Pandemonium is taking hold across the world as we react to the global threat of the Corona Virus now known as COVID-19, and I hate to break it to you, you are already infected. You just may not have recognised the symptoms ….yet.
People are hoarding toilet paper, stocking up on frozen berries, and it has become part of almost every conversation we get involved in. We are at risk of becoming obsessed, if we aren’t already, and can you blame us? The news is filled with COVID-19 stories fed by insights and experts. Then if there is time, other stuff like murders, death and sport will be squeezed into the remaining seconds.
The news is being fed by a never-ending stream of experts telling their own version of doom and gloom or trying to instil a sense of rationality by telling us all to calm the farm. With so many experts spruiking their own reality, it’s becoming harder to distinguish who to believe. This confusion has led to displays of the best and worst of human behaviour. On the positive side are our health care workers on the frontline who have stepped up and are doing whatever they can to protect and care for us, often at the risk to their own health. On the other end of the spectrum are those people, let’s be kind and say they are being driven by fear, whose racism is being exposed as they blame the Chinese people collectively for this virus. Examples of Chinese doctors being avoided by patients, people attacking anyone of Asian appearance, Chinese restaurants closing after being abandoned by their previously loyal customers are becoming more and more common.
No longer are we planning for the zombie apocalypse, now we are in all out war with a microscopic virus destined to take over the world. Cruise ships of the damned are being left to float across the ocean looking for a sympathetic port to dock and offload their infected human cargo. The insidious part of the COVID-19 is not just the impact of the virus on the infected, but it has changed our lives in ways we are yet to comprehend. We are starting to see glimpses of the long-term impacts which include cruising losing its allure, panic overruling logic, businesses being infected with many on track to going under in the coming months, stock markets are in free-fall, house prices look likely to fall, unemployment on the rise and our social infrastructure will be impacted as we self-isolate to avoid contagion. Gatherings such as concerts, sporting events and even cinemas will be less appealing and are experiencing drops in patronage and are at risk of even being ordered to close as the infection progresses. Then let’s not forget the social impact as schools start to be closed, workers being directed to work from home and shopping centres closing. Life as we know it is now starting to look a lot like the world of Walking Dead as we try to avoid infection and transmission.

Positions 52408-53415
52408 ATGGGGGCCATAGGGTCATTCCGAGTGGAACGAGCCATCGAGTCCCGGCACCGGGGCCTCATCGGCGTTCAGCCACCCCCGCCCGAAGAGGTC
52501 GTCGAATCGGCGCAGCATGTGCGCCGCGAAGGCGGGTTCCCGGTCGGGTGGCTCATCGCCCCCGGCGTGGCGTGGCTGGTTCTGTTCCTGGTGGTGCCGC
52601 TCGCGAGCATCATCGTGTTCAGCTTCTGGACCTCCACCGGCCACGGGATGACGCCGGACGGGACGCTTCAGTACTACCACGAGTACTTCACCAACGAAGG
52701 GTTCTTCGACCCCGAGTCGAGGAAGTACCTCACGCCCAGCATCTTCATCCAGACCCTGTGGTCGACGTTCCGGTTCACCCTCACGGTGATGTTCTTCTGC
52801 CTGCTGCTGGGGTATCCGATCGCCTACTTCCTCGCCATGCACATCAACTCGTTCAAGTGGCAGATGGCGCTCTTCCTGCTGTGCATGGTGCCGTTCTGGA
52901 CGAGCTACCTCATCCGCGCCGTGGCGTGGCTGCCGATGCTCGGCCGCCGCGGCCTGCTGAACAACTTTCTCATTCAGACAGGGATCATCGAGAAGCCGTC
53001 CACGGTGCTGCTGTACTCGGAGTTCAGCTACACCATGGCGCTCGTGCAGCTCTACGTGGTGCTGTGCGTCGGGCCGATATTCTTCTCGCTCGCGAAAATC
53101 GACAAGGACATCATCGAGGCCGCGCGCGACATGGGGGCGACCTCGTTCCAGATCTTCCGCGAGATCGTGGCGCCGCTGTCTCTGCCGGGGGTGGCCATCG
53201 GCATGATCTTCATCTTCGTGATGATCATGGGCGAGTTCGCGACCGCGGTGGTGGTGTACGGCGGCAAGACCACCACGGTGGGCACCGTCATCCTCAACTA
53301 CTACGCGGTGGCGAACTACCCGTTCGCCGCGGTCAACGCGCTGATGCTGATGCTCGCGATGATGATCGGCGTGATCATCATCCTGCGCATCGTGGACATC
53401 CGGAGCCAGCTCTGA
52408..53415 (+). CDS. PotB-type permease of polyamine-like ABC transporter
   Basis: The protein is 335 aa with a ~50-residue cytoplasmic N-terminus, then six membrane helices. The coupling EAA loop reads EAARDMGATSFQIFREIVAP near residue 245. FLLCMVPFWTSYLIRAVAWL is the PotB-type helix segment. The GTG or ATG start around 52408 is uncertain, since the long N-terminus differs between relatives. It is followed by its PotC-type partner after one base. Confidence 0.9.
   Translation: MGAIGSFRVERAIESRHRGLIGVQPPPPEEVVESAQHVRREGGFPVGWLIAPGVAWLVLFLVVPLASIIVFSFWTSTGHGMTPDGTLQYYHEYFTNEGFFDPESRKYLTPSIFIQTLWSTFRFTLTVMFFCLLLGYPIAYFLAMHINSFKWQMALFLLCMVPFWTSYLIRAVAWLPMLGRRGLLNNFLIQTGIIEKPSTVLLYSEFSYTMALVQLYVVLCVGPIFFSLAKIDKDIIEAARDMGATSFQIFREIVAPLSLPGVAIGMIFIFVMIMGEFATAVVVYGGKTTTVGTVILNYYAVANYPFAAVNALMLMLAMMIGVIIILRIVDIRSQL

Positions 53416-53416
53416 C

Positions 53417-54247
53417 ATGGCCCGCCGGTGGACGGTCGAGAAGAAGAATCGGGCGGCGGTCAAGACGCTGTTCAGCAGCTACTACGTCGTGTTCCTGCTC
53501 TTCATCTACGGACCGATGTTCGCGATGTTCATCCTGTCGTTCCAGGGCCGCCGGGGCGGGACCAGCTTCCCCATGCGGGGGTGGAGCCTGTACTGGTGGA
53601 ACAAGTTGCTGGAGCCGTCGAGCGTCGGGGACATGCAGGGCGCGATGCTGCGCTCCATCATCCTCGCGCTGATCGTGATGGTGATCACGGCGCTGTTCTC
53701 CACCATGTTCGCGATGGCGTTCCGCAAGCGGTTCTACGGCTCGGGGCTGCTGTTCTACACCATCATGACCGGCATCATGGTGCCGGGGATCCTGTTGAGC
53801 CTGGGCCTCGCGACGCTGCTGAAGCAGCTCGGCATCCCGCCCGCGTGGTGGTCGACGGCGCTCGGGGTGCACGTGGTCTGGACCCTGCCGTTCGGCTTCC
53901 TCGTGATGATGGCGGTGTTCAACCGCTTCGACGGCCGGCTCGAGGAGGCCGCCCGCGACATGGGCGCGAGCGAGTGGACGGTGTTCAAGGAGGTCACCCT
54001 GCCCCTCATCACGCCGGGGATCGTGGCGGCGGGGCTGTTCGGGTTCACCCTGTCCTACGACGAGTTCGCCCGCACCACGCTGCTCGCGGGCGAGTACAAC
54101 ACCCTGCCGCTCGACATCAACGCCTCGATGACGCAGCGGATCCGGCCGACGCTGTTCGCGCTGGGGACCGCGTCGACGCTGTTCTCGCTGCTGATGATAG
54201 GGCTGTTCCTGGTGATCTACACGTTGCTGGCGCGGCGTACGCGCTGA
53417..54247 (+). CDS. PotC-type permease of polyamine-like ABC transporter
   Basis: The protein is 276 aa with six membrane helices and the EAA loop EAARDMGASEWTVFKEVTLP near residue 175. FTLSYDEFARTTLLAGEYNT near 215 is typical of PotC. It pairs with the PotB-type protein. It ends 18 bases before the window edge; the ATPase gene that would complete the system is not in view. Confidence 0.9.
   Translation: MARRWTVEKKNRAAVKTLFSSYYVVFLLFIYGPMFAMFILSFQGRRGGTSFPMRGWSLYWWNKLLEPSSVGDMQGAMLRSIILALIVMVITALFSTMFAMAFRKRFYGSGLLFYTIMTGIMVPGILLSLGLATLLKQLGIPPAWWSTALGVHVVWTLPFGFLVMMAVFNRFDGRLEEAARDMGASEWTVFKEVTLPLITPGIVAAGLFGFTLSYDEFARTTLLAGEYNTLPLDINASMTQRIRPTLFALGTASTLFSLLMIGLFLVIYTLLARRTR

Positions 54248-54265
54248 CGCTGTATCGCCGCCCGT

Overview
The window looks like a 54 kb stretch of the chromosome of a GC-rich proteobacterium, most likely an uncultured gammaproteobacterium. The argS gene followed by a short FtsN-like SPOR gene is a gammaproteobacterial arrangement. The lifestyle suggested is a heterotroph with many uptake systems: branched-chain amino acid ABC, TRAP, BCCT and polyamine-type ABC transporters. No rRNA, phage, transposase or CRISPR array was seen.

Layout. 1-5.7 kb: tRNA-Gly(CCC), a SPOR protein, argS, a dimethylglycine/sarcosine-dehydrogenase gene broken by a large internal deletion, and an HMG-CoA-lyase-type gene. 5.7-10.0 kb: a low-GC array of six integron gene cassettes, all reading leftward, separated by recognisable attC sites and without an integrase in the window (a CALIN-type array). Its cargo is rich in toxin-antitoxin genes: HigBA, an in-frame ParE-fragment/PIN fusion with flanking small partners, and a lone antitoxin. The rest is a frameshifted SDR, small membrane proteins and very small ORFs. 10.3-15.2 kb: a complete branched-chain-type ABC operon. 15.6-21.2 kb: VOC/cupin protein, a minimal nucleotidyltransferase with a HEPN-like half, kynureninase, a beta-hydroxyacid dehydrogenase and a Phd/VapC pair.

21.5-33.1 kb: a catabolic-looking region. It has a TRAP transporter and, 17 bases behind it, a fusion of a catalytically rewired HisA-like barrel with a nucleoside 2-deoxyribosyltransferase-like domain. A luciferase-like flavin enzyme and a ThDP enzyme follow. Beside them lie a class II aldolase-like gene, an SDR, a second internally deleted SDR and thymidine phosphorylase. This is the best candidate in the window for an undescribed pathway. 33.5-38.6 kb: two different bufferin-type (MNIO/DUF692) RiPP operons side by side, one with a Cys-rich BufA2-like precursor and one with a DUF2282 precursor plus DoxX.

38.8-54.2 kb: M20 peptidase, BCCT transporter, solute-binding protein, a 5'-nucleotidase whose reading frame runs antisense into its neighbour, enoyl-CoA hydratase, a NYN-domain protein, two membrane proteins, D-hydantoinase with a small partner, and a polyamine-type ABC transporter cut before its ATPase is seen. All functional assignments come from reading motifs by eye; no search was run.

A recession is two consecutive periods (two quarters) where there has been a fall in economic growth and a depression is defined as a recession, but ultimately much more severe and lasting beyond the six months. Right now it feels like a lot like we are standing on a cliff with a bush fire raging behind us and an earthquake shaking our foundations, pushing us towards the edge. Economically, we don’t have much left in the tank with our interest rates at record lows and many of the usual stimulants having been used over the past couple of years to fight the last economic downturn.